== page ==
In California we have many wonderful native plants that can be used in the garden. In the Edible Landscape, not all plants have to be edible for humans. But they should be appropriate to the site, soil, moisture conditions and your aesthetic considerations.
The plant in the photo above, is the California Manzanita, Arctostaphylos densiflora. It grows on the dry hillsides of the western states. They range in size from creepers to full size shrubs to small trees. They like well drained soil, and very little water.
The bark is a dark smooth red to purple and
over time looks more beautiful. You can’t say that about too many plants (or humans). The only care I give it, is to prune the dead branches out of the center to expose the bark on the trunk. This is also a deer resistant plant.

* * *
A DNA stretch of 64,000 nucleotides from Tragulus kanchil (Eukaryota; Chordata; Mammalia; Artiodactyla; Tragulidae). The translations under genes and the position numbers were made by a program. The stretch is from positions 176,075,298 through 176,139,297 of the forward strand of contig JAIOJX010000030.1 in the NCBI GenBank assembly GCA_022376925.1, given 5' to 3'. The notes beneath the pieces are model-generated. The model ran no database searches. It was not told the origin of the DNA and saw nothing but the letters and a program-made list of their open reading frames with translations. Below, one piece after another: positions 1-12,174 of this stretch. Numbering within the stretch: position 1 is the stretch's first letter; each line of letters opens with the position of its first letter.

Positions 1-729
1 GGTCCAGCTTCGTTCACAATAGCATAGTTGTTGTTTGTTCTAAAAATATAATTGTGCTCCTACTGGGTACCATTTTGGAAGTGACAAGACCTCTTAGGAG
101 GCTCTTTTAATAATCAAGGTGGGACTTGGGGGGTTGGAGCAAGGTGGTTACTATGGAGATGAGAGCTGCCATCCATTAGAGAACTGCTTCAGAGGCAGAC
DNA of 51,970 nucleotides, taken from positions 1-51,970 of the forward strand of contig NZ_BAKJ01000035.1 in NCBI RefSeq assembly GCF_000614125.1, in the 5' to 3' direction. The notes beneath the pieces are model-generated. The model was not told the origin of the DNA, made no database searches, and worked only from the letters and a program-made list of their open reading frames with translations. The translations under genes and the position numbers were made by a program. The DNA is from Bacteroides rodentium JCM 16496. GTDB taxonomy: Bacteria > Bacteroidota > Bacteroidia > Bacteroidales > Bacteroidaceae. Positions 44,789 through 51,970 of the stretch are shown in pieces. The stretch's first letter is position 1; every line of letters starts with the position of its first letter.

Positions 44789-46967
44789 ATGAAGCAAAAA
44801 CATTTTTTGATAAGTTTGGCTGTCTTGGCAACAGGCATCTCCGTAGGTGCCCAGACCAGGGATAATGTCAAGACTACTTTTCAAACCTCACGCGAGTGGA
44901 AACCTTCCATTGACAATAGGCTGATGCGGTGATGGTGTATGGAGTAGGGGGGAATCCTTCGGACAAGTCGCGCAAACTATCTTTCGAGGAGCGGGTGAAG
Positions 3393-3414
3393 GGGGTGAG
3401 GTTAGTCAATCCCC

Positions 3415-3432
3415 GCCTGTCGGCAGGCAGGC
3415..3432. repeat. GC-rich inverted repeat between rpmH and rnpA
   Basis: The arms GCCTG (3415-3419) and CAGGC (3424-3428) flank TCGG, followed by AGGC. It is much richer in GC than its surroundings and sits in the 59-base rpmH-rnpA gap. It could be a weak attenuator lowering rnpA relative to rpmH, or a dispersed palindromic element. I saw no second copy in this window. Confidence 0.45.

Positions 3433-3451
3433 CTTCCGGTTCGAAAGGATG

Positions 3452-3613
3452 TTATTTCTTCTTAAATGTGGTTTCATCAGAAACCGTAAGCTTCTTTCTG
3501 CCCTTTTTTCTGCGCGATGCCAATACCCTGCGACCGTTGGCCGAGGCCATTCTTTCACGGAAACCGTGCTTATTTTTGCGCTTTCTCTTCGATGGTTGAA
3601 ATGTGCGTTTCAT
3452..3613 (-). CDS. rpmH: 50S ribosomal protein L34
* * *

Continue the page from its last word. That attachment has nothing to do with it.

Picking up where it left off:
On a steep slope, Arctostaphylos ‘Emerald Carpet” makes a great ground cover , and is evergreen, needing very little water or care.
Here’s what those darn deer look like right behind my house.
Even in the wild, Manzanita stays looking very good, without care or water. Look at the photo below. This plant grows on a dry, sunny hill behind my house in Northern California. We get no summer rains.
You will want to check your local weather zone to see if these plants might work for you. Go to USDA Plant Hardiness Zone Map
Remember, not all your plants need to produce food for humans in your Edible Landscape. Plant diversity keeps your garden healthy.
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